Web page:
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Opinion and Insight

Helen Pak on Bamboo Ceilings, Role Models and Finding Her Voice

Chief Creative Officer of Grey Group Canada and President of Grey Toronto opens up to LBB’s Laura Swinton at Ad Stars

Helen Pak on Bamboo Ceilings, Role Models and Finding Her Voice

“This is actually a really emotional time for me because not only am I surrounded by great advertising, but this is actually the first time I’ve been back to Korea since I was born. My first time back in 46 years.”

For most of the judges at this year’s Ad Stars advertising festival in Busan, South Korea, the experience has been pretty special. But for Helen Pak, who has been one of the Executive Judges, the trip has taken on a special resonance. It’s the first time the Canadian CCO has been back to Korea, the country of her birth, since emigrating to Canada at the age of three.

And that childhood experience forms the foundation of the keynote Helen gave at the Ad Stars conference. Covering her personal journey in adland, Helen explored the idea of finding her creative voice – and noted that she has been shaped by the early experiences of being a Korean-Canadian immigrant.

“When I first got to Canada, on my first day of Kindergarten, all the kids laughed at me. They ostracised me and taunted me. So, on the first day of school, which is meant to be really fun, I stood out like a sore thumb. I didn’t look like everybody else, I didn’t act like everybody else, my name didn’t even sound like everybody else’s name ad when I brought snacks to school, my snacks didn’t look like everybody else’s. I brought octopus and dried seaweed,” she reflected. “What I didn’t realise was that back then I really wanted to fit in. That day was really quite formative for me. I didn’t want to be that kid that was different from everybody else. Preparing for the speech I realised that being Korean and leaving for another country helped shape me.”

For Helen, the ‘bamboo ceiling’ (a term coined in 2005 by journalist Jane Hyun to cover the factors that impede Asian Americans’ career progress) has been more keenly felt than the glass ceiling.

Helen spoke of important role models and mentors throughout her career. As someone who had started out as an architect before making the switch to advertising, these mentors were particularly important.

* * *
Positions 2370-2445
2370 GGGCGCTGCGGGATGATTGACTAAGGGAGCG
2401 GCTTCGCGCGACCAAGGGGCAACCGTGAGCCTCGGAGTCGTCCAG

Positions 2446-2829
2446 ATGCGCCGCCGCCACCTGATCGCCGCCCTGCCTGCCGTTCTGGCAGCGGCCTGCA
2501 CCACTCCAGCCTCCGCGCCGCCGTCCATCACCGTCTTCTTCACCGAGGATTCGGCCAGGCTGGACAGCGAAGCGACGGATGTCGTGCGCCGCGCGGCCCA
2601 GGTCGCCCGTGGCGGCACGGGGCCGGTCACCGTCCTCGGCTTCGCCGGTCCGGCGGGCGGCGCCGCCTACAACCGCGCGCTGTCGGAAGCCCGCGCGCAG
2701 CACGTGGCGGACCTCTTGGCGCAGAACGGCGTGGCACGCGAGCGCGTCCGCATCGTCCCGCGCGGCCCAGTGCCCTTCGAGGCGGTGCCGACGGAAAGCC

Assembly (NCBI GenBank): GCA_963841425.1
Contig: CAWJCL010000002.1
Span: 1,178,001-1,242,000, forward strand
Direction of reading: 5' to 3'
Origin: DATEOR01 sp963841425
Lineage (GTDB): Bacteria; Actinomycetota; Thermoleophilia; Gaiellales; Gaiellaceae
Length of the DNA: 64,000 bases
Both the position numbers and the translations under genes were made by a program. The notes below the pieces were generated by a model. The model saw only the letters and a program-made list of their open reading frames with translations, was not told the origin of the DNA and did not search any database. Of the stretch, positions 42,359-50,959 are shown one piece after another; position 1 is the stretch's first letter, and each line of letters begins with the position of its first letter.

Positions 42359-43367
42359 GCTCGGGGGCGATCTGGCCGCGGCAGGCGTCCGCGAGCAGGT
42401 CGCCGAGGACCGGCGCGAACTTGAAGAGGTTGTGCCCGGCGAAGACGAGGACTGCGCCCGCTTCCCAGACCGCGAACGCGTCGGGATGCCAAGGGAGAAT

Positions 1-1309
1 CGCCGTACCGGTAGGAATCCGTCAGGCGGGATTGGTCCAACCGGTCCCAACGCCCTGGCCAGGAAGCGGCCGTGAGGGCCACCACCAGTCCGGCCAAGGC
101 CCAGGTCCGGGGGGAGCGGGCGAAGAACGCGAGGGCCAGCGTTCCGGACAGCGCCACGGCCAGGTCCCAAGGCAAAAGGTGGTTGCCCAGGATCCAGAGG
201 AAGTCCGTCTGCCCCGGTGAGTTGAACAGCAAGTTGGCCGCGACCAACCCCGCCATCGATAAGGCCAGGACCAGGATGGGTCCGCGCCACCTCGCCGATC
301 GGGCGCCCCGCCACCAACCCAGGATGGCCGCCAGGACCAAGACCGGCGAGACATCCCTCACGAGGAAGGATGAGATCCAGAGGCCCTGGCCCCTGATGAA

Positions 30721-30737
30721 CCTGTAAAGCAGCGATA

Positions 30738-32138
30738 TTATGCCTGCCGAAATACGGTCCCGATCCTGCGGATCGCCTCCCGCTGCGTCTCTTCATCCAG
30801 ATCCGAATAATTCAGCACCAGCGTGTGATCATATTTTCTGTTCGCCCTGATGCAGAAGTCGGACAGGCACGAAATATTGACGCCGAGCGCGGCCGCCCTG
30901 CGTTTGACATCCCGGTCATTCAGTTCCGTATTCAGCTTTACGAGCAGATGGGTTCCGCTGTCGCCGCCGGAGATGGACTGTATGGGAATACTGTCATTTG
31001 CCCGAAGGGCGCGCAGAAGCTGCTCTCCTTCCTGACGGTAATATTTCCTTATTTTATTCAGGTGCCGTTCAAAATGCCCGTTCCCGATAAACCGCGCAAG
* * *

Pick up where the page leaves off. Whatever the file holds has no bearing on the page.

During her time at Ogilvy, Janet Kestin and Nancy Vonk were instrumental in inspiring Helen and supporting her career. The pair wrote the book ‘Darling You Can’t Do Both’ and blazed the trail as women successfully combining motherhood and an advertising career. And they also pulled Helen into one of the biggest campaign platforms of the 21st century.

“In 2004, something tremendous happened. Janet and Nancy were working on a campaign for Dove. They had done some breakthrough work, shifting it from a commoditised bar of soap to something meaningful. They were talking about this big global initiative in the works and they invited me into the fold to be part of the creative ideation… and that was the birth of the Dove campaign for Real Beauty,” said Helen.

“Certainly, working on the campaign for real beauty really helped my career in terms of how to approach ideas: ‘is this good enough? Can we come up with something that’s more fresh and interesting?’”

When it comes to role models, Helen says she’s been extremely fortunate. “In Canada we’ve been really lucky early on to chip away at the gender gap. We’ve had a lot of senior roles where women have excelled – not only excelled but exponentially exceeded expectations. I’m not sure that’s the same with other countries and other regions. We’ve been very lucky to break down traditional norms. We’ve had amazing successful women in the C suite,” says Helen, listing the likes of Leo Burnett’s Judy John as one such inspiring figure.

In 2013, Helen headed to Facebook. Sheryl Sandberg’s ‘lean in’ philosophy took on an added resonance for Helen because of cultural and social norms that affect Asian women particularly.

“It’s interesting as I look back at the bamboo ceiling, it’s often discouraged for Asian women to let their voices be heard and sit at the table. Very often you’re sitting at the side and letting other people sit at the table. Women like Sheryl are hopefully encouraging that advocacy to travel across the boundaries.”

And, in a twist of fate, Helen has also found herself sitting working alongside one person who influenced her – one of her fellow Executive Judges at Ad Stars. “I mentioned to Wain Choi [SVP and CCO at Cheil Worldwide], who is also an executive judge here, that when he lived in Canada I looked up to him. I shared a story with him that, until my parents saw an article in the Korea Times about Wain Choi and his success, until that time my parents didn’t actually realise what I did and didn’t understand what I did. Actually I don’t think they accepted what I did.”